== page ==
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Sick seal pup rescued from Walney Island

Common seal pup being treated at South Lakes Veterinary Centre, Ulverston. Credit: Emily Jenkins.

[T]wo marine mammal experts were called on to rescue an injured seal pup on Walney Island near South End Caravan Park yesterday evening (Thursday 16 August). Emily Jenkins and Emily Baxter, both Marine Mammal Medics with British Divers Marine Life Rescue (BDMLR) took the injured female to the South Lakes Veterinary Centre in Ulverston, where she was treated by vet Tracy Malham.

Dr Emily Baxter, who is Senior Marine Conservation Officer at Cumbria Wildlife Trust, explains: “I responded to a call from BDMLR, along with Emily Jenkins, a registered veterinary nurse at South Lakes Veterinary Centre, asking us to rescue a sick common seal pup from the beach yesterday evening. The pup was only 11.5kg so very underweight – you can see in the photos just how thin she looks. Common seals are normally about 25kg when they are weaned from their mothers. She had a high temperature and numerous bite wounds. She was taken to the South Lakes Veterinary Centre in Ulverston and given fluids, antibiotics and pain relief, her wounds were cleaned and her temperature has now reduced to normal.”

Emily Baxter (left) and Emily Jenkins (right) rescue injured common seal pup Walney Island, with Mike Sturt.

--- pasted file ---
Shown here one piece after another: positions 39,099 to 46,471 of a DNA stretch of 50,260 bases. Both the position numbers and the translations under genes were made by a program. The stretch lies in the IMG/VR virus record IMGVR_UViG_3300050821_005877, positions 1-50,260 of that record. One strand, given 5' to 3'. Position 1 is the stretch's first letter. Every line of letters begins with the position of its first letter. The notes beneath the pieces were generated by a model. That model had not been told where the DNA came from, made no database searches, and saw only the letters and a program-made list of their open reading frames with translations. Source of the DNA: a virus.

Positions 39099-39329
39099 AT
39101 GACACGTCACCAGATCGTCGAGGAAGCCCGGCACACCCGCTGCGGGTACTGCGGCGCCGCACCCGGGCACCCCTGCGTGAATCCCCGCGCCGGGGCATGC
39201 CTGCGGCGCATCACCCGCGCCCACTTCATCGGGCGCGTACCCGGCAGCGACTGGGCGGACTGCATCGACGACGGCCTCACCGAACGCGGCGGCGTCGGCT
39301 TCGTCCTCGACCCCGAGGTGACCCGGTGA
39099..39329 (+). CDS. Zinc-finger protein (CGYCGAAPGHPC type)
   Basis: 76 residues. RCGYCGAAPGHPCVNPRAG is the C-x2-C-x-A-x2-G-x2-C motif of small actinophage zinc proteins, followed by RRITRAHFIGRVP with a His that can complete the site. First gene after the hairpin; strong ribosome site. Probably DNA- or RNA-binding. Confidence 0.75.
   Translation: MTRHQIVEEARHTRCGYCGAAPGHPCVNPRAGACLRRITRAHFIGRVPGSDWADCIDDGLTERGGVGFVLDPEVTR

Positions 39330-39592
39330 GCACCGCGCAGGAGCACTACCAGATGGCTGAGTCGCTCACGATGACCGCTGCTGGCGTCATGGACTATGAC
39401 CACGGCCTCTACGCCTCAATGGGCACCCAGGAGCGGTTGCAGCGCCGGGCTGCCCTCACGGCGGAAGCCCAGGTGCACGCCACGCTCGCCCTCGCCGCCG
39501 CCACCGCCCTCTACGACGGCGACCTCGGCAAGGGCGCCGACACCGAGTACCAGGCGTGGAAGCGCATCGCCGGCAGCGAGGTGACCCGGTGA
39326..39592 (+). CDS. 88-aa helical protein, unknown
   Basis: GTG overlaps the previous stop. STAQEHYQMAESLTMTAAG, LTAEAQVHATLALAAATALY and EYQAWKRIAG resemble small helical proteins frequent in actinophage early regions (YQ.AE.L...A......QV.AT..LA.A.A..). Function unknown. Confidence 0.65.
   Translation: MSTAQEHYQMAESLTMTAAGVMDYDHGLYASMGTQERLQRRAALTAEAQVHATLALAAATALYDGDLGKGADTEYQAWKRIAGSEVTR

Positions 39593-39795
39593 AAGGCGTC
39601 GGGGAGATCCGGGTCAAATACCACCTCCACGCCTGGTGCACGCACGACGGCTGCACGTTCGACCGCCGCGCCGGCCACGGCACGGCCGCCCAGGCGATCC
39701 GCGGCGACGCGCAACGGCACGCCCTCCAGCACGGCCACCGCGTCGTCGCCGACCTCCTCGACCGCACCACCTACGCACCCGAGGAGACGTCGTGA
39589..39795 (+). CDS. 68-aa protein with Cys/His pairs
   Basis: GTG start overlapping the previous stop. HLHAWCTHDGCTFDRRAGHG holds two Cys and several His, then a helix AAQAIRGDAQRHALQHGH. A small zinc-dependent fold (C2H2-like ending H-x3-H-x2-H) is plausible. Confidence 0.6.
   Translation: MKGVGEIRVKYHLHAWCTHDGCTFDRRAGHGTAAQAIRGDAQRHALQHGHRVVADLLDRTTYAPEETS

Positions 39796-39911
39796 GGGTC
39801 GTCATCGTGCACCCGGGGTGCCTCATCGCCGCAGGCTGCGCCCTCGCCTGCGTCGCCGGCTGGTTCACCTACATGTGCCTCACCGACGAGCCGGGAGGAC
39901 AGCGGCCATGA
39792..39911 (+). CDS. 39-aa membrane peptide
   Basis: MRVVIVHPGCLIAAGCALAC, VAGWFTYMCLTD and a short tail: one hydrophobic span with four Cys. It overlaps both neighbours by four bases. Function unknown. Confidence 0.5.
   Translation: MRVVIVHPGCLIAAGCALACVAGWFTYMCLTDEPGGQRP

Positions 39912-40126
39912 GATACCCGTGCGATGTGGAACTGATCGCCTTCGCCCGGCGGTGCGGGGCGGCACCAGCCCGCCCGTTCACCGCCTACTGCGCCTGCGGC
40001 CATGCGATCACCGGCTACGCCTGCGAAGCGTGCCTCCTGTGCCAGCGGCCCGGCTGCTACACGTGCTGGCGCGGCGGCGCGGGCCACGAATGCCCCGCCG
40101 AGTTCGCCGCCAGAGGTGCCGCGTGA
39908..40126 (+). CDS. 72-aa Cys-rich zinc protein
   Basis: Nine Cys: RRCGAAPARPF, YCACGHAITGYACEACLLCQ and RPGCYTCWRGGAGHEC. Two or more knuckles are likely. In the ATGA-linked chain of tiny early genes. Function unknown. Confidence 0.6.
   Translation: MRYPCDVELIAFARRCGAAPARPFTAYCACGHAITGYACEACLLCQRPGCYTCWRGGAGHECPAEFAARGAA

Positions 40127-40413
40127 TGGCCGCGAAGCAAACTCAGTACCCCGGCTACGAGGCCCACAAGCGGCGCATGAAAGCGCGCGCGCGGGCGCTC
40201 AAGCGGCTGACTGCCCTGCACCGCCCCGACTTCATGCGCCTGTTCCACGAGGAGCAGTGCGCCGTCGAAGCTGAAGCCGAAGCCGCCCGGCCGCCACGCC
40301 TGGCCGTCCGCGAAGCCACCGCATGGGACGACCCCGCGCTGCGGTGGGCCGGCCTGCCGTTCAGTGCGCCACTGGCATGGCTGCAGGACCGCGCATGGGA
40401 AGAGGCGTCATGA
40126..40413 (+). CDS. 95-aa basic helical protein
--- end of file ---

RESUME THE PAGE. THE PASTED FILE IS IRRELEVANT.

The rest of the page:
Both Emilys went back to the Veterinary Centre this morning to give the pup more fluids and she has since been taken to Stapeley Grange Wildlife Centre in Cheshire, for rehabilitation.

The rescued pup, believed to be less than a month old, is a common seal. This species is only occasionally found at South Walney Nature Reserve near Barrow, which is home to several hundred grey seals. She may have come to Walney from the Isle of Man where there is a breeding colony of common seals. Common seals are also known as harbour seals and despite their name, they are actually less common than grey seals. They can be distinguished from the grey seal by their smaller size and shorter head with a more concave forehead. Common seals have V-shaped nostrils. They are very variable in colour, from blonde to black, but generally grey with dark spots.

If you find a stranded seal which show signs of sickness, keep other people and dogs away and report it to British Divers Marine Life Rescue (BDMLR) on 01825 765546 (Monday-Friday 9am-5pm) or 07787 433412 (out of office hours and Bank Holidays).

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